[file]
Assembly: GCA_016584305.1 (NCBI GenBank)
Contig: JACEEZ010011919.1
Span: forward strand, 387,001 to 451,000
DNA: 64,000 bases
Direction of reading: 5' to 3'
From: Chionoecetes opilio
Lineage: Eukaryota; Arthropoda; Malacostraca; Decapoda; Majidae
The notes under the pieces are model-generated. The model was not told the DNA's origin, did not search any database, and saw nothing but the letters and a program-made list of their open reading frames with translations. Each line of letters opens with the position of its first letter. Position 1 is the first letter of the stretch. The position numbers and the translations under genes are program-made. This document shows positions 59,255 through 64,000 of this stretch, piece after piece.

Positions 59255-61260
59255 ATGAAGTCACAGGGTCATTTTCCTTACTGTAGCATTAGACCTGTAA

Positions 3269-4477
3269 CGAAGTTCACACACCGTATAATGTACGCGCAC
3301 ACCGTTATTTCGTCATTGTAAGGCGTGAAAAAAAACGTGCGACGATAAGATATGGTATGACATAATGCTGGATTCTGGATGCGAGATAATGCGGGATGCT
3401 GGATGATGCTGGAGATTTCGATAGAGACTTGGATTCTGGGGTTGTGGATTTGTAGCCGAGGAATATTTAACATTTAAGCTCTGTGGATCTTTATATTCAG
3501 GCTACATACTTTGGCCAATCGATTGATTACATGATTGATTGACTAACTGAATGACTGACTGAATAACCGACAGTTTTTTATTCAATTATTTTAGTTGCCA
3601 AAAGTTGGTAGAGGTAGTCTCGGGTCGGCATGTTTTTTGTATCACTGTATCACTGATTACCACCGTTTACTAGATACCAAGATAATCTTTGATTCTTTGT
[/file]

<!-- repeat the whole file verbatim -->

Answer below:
Assembly: GCA_016584305.1 (NCBI GenBank)
Contig: JACEEZ010011919.1
Span: forward strand, 387,001 to 451,000
DNA: 64,000 bases
Direction of reading: 5' to 3'
From: Chionoecetes opilio
Lineage: Eukaryota; Arthropoda; Malacostraca; Decapoda; Majidae
The notes under the pieces are model-generated. The model was not told the DNA's origin, did not search any database, and saw nothing but the letters and a program-made list of their open reading frames with translations. Each line of letters opens with the position of its first letter. Position 1 is the first letter of the stretch. The position numbers and the translations under genes are program-made. This document shows positions 59,255 through 64,000 of this stretch, piece after piece.

Positions 59255-61260
59255 ATGAAGTCACAGGGTCATTTTCCTTACTGTAGCATTAGACCTGTAA

Positions 3269-4477
3269 CGAAGTTCACACACCGTATAATGTACGCGCAC
3301 ACCGTTATTTCGTCATTGTAAGGCGTGAAAAAAAACGTGCGACGATAAGATATGGTATGACATAATGCTGGATTCTGGATGCGAGATAATGCGGGATGCT
3401 GGATGATGCTGGAGATTTCGATAGAGACTTGGATTCTGGGGTTGTGGATTTGTAGCCGAGGAATATTTAACATTTAAGCTCTGTGGATCTTTATATTCAG
3501 GCTACATACTTTGGCCAATCGATTGATTACATGATTGATTGACTAACTGAATGACTGACTGAATAACCGACAGTTTTTTATTCAATTATTTTAGTTGCCA
3601 AAAGTTGGTAGAGGTAGTCTCGGGTCGGCATGTTTTTTGTATCACTGTATCACTGATTACCACCGTTTACTAGATACCAAGATAATCTTTGATTCTTTGT